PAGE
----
We are now less that one year away from the full implementation of the Affordable Care Act, more commonly known as "Obamacare." There is no shortage of prognostication among experts and pundits as to what this means.
One thing that virtually everyone agrees on is that there are not enough primary-care providers to meet present and foreseeable demand for direct-care providers such as physicians, physician assistants, and nurse practitioners.
A recent Los Angeles Times article reported that state Sen. Ed Hernandez (D-West Covina), chair of the Senate Health Committee in California, is working on a bill to look at scope of practice issues as they relate to providers other than physicians as a way to improve access to care. California has an acute shortage of healthcare providers, which will only get worse as the healthcare reform law comes online early next year. This issue is not unique to the Golden State. A simple Internet search shows that similar initiatives are being considered elsewhere as states grapple with how best to meet the needs of their residents in the face of significant shortages of physicians and other providers.
What surprises me is that possible solutions to this shortage are coming from the legislature and not from medical professionals.
I attended an annual facility medical staff meeting a couple of years ago, and we were fortunate enough to have Sacramento Bee columnist Dan Walters speak. He covered the capital political scene for decades, and talked frankly about how the sausage gets made, especially how it relates to healthcare law.
He observed that the policymakers in our state houses are by-and-large not experts in direct healthcare delivery. And yet, issues relating to healthcare delivery system and methods are most often addressed in the political realm.
As we prepare for a dramatic shift in healthcare policy and delivery, there are things that patients, providers, and lawmakers should realize.
The physician assistant and nurse practitioner education program is much shorter than their physician colleagues. We need to train as many physicians as we possibly can into the foreseeable future, but that alone will not create enough providers — and legislators and health policy analysts need to know this. The production of physicians has not markedly increased over the past couple of decades, and a significant portion of the profession is approaching retirement age. So a team approach to healthcare delivery is the only option to ensure a provider population exists to care for patients.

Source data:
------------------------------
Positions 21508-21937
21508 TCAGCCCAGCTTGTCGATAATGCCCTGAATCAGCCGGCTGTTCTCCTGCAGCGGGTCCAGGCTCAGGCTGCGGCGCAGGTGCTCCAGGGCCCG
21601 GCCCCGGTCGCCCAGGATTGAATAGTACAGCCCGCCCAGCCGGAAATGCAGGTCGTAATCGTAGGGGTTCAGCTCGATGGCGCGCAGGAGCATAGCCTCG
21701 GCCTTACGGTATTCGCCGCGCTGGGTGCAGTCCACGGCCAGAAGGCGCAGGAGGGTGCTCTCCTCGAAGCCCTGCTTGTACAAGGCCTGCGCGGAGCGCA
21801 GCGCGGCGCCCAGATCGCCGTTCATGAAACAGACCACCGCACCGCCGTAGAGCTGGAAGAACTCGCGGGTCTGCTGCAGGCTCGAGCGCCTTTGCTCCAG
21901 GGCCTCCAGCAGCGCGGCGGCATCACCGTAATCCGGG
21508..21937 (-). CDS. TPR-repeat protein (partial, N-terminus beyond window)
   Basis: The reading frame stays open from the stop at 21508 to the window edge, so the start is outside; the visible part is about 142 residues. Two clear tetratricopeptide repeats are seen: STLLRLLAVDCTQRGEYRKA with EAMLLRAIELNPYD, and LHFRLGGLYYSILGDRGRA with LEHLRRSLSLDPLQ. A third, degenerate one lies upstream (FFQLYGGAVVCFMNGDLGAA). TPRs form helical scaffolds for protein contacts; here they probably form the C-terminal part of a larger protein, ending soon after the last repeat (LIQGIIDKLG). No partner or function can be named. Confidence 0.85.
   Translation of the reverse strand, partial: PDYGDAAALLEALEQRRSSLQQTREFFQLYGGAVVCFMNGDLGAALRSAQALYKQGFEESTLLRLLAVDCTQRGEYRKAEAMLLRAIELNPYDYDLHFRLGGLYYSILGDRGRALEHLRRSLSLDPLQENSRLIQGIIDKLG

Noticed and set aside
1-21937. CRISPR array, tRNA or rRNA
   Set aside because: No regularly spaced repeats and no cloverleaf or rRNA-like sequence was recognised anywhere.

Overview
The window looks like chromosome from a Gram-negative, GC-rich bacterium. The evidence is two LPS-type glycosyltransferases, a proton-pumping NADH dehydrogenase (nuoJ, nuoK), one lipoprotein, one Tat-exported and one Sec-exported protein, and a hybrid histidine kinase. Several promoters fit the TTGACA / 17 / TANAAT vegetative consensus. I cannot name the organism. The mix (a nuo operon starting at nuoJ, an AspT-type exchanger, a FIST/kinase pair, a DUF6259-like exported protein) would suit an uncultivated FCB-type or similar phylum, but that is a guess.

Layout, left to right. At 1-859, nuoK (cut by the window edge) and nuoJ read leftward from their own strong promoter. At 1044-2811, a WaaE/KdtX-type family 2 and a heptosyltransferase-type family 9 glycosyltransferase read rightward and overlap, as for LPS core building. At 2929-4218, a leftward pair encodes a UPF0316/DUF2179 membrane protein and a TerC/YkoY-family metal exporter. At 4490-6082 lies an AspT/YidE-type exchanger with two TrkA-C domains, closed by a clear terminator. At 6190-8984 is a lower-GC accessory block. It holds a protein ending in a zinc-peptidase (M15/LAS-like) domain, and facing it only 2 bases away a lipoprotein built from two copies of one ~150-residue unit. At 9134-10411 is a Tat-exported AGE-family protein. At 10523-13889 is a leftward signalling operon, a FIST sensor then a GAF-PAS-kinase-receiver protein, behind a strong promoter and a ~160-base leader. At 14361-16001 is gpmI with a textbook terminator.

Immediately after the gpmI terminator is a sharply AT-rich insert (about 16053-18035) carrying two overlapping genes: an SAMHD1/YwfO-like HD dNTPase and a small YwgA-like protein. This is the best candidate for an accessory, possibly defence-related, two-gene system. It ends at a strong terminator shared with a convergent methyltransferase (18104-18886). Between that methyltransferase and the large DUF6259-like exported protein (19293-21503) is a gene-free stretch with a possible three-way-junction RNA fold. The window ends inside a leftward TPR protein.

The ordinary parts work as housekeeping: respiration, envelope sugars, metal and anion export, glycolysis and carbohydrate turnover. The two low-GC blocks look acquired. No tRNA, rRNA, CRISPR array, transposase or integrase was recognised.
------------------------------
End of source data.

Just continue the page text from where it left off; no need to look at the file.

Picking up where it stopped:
Team practice is the norm now, and making it easier to use other providers in physician-led teams just makes sense. In one of my previous blogs, I talked about a Heath Affairs article that challenged assumptions as to how we traditionally determined how many physicians and other providers are needed in our population. Better utilization of physicians and other providers like PAs and NPs, improving team practice, and better use of technology in the practice of medicine goes a long way in alleviating the shortage of healthcare providers.
Which brings me to my final observation, which sometimes creates some dissension between and among physicians and other providers. We have to find a way to remove barriers to efficient team practice for PAs and NPs so that all healthcare providers can practice to the fullest extent of their knowledge and education.
Legislatures are rapidly coming to the realization that the traditional methods of healthcare delivery can no longer help patients seeking access to high-quality healthcare. There is a new political impetus driving how we govern and regulate our professions, brought on by the Affordable Care Act. It is my hope that we look at barriers to effective healthcare delivery objectively and do what is right to enhance the function of teams for our patients
Together is the only way we are going to be able meet the challenges facing physicians and other providers in serving the healthcare needs of the patients who rely on us for care.
This blog was provided in partnership with the American Academy of Physician Assistants.